A European Commission report on Erasmus has shown that the European student exchange program which began in the 1987-88 academic year has proven a particularly productive experiment.
A survey carried out by the Commission among some 80,000 people found that Erasmus students had broader cultural horizons and were capable of living and working in multifaceted European environments.
Thirty-three percent of Erasmus students had life partners from other countries, compared to 13 percent of those who studied in their native countries, while 27 percent of respondents said that they had found their life partners during their Erasmus studies.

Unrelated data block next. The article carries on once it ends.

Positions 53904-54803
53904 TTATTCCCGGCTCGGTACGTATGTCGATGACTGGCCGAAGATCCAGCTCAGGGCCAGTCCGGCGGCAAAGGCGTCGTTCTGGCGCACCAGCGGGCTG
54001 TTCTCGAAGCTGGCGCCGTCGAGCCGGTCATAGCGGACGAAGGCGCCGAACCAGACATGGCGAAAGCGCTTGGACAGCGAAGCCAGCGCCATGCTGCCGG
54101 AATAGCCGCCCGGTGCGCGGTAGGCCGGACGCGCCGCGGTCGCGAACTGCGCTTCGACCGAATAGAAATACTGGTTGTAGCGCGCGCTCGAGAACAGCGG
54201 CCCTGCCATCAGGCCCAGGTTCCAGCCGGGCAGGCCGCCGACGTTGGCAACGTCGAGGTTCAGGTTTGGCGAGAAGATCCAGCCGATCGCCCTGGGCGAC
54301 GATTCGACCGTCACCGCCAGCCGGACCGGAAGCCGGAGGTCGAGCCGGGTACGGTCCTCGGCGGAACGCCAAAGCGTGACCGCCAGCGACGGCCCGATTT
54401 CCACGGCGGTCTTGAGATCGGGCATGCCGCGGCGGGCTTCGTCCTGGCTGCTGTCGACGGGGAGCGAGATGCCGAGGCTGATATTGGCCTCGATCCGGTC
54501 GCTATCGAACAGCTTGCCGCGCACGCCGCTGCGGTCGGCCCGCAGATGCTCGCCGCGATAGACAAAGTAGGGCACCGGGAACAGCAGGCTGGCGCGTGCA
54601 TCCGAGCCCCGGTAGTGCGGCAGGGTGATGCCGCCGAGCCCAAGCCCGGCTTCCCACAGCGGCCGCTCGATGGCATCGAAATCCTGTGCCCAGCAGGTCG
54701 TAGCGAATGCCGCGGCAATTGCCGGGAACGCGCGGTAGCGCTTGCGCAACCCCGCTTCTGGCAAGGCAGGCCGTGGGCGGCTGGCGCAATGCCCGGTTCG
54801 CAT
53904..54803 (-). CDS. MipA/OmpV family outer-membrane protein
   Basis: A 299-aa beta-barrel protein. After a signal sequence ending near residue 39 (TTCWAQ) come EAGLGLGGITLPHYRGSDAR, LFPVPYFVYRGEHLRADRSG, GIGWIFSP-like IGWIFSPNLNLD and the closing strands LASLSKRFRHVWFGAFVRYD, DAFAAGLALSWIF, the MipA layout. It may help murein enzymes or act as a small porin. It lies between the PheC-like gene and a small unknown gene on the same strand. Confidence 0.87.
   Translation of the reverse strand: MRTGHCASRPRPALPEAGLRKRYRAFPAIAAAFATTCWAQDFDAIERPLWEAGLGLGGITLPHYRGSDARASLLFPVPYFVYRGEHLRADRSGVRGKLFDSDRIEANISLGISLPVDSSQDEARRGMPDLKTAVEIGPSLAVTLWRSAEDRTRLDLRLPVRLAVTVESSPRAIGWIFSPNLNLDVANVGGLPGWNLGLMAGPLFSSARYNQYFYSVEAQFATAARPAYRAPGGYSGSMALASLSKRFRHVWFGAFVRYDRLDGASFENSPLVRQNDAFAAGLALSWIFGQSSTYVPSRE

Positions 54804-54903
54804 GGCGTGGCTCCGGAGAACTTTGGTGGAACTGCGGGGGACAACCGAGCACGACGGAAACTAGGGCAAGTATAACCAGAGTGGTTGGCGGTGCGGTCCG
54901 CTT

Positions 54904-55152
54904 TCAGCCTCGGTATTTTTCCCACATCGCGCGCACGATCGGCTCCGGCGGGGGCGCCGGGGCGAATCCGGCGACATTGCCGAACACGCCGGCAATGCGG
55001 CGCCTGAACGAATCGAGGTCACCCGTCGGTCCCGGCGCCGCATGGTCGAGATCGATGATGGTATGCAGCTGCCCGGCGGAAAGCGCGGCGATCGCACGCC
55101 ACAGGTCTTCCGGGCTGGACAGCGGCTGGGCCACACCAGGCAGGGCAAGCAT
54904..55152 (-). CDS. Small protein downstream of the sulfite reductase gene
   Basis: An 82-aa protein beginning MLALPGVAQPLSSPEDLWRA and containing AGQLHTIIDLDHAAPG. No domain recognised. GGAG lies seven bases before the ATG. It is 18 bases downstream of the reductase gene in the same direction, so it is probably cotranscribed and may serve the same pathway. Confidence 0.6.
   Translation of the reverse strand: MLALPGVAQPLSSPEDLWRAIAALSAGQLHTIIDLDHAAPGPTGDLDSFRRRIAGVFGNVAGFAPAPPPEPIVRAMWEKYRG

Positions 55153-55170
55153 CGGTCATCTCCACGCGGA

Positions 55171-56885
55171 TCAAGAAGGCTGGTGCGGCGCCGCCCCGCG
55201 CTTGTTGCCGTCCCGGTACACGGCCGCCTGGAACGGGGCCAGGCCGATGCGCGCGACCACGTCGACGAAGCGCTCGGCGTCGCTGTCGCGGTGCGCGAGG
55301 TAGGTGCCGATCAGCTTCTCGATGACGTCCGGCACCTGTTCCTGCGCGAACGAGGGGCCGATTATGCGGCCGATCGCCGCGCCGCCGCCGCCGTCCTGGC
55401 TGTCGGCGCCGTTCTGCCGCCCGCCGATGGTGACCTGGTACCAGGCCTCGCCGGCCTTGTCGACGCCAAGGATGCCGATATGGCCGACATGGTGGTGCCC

It is estimated that 1 million children have been born to parents who struck up relationships during their studies abroad.
On a professional level, Erasmus students were 50 percent less likely to be among the long-term unemployed, while the unemployment rate of Erasmus students five years after graduation was 23 percent lower than people in the same age group.